Question submitted to workshop.
In a short story, is it NECESSARY to have the character on a mission trying to accomplish something? William Trevor and Alice Munro have so often been cited as masters of the short story form, and often I can't figure out what their characters are "up to." What are they trying "to do." It just feels like they show characters living their lives. Let me know what you think? (Submission anonymous)
I admit I come with a very narrow aesthetic sense at this. It’s story that makes me warm and fuzzy, stories where something happens and the characters are unique and fighting with often inadequate skills against insurmountable odds. The contemporary short story seems to have settled into character sketch with narrative description, or heavy dependence on event description based on a “real” “made-up” person or remembered happening supported by lyrical prose usually without action, seemingly without purpose, and very inconsistent on effective imagery.
For me, fiction is communication between two human beings, author and reader, and I believe successful connection is best achieved with the ability to please the reader with fiction techniques and purposeful thinking. The fictional story is created with a purpose—to engage, entertain, and enlighten. Characters need to have desires that fuel motives for action when the character is presented with a conflict and characters need to have the will to try to solve a problem and make change in some way. Do contemporary fiction writers create stories? It’s rare. They simply tell stories part-real or imagined. I’ve never had pleasure in reading Trevor or Munro; as you’ve pinpointed for yourself, I’m not fascinated by narrative description of past events and told emotions of characters as if a reader is forced to watch reality TV. But I feel it’s heretical to say so, and hasten to say my views are in a minority and probably archaic for modern reader and author temperaments.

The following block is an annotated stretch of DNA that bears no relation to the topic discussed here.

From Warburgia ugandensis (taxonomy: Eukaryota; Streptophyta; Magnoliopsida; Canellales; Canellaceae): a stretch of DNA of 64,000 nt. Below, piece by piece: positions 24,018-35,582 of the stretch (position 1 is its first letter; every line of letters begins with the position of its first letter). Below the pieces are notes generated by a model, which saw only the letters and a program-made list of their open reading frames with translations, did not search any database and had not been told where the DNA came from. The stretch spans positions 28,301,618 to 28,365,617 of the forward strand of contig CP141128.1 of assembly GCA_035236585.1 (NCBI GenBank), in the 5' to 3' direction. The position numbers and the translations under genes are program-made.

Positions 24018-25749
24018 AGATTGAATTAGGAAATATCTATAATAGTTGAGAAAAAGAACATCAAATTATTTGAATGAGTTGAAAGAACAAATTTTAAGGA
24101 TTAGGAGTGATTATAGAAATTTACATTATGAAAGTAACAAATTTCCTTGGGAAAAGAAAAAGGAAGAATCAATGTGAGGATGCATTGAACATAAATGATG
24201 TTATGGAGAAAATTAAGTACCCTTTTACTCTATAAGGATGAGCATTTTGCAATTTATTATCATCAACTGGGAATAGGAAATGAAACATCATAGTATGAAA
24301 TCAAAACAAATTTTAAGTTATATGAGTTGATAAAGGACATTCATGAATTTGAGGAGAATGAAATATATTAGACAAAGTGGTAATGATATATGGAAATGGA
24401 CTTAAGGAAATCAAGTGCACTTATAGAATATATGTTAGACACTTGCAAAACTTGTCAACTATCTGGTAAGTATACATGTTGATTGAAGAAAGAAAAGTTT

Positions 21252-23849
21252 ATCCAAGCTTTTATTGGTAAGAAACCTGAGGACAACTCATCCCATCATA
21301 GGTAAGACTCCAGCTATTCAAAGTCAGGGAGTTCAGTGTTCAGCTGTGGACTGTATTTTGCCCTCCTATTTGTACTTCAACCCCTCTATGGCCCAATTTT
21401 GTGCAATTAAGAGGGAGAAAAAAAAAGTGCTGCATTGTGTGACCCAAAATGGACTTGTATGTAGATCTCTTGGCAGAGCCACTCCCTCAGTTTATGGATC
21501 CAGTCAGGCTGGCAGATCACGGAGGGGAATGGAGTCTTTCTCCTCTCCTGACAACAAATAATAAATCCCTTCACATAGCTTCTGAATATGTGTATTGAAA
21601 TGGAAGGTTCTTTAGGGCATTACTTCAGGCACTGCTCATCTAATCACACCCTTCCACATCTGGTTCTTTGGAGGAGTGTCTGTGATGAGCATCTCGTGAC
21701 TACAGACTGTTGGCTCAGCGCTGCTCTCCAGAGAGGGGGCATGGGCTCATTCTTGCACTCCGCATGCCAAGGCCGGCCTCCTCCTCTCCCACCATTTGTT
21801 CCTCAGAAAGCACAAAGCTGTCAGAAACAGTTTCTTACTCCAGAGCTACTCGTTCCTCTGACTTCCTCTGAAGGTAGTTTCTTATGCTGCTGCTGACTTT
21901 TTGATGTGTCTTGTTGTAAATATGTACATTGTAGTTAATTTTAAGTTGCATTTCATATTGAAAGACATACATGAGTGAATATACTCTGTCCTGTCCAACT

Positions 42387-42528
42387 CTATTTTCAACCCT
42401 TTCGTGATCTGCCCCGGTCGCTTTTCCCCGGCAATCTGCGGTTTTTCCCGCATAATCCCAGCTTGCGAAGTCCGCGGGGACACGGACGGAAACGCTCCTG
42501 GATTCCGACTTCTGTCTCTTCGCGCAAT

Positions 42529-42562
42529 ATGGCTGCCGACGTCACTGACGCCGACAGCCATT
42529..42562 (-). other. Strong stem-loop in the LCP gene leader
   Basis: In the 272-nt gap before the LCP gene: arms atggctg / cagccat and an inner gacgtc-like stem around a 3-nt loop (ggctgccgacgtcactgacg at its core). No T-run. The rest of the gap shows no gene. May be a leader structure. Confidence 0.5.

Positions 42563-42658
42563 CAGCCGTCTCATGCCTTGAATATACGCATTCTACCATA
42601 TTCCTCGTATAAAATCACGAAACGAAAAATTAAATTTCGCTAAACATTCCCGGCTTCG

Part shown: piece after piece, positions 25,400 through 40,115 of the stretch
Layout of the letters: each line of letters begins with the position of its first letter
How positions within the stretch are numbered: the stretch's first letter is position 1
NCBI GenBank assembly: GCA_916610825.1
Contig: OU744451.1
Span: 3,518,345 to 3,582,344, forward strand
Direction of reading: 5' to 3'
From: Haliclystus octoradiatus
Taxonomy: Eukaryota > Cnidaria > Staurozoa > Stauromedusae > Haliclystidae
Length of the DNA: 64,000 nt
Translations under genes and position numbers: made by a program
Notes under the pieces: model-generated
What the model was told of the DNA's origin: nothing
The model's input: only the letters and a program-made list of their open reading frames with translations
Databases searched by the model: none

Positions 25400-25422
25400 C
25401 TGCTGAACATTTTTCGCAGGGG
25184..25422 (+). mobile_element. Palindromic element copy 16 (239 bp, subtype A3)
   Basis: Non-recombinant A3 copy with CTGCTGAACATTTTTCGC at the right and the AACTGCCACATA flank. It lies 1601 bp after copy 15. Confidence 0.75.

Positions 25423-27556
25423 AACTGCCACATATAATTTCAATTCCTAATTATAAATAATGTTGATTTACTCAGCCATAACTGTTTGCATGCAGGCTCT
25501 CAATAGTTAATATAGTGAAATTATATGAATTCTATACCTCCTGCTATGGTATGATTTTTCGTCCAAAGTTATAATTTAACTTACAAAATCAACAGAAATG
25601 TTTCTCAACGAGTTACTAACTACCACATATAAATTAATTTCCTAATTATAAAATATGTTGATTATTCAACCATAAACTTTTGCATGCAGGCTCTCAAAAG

I don’t believe fiction is a good medium for missions that imply “I’m going to tell you how to do something or believe in something,” and are usually authorial in source. I like characters, with the reader by their sides, solving problems so both reader and characters learn something, even if subliminal, about what it means to be human. They learn mainly by doing, feeling, discovering–in the story present mainly—and primarily in scene, not by an author telling of past events and lives described from the author’s present life and worldview.
It’s damn near impossible to write stories like Babel, de Maupassant, Flaubert, Conrad, O’Connor, or Chekhov. It’s not that they just lived in the past. They were able to create stories that built character and conveyed something interesting through action that a reader had not thought about before, or at least enjoyed exploring again.
I believe that every author ought to strive for exactly that past level of quality stories—for the sake of our generations’ stories surviving in the collective human consciousness. And I have a mission: to bring back great fiction techniques in contemporary stories that are created by authors whose talent thrives on knowledge of the human soul expressed through character-based dramatic plots. Deep down, humans in the near and distant future will thirst for knowledge of what folks were like in our lives and find out in the ways only creation through fiction can achieve. The fictional story is an art form, this creation through fiction to describe human soul in our time, and like singing opera or writing sonnets, it would be a shame if the art form is lost.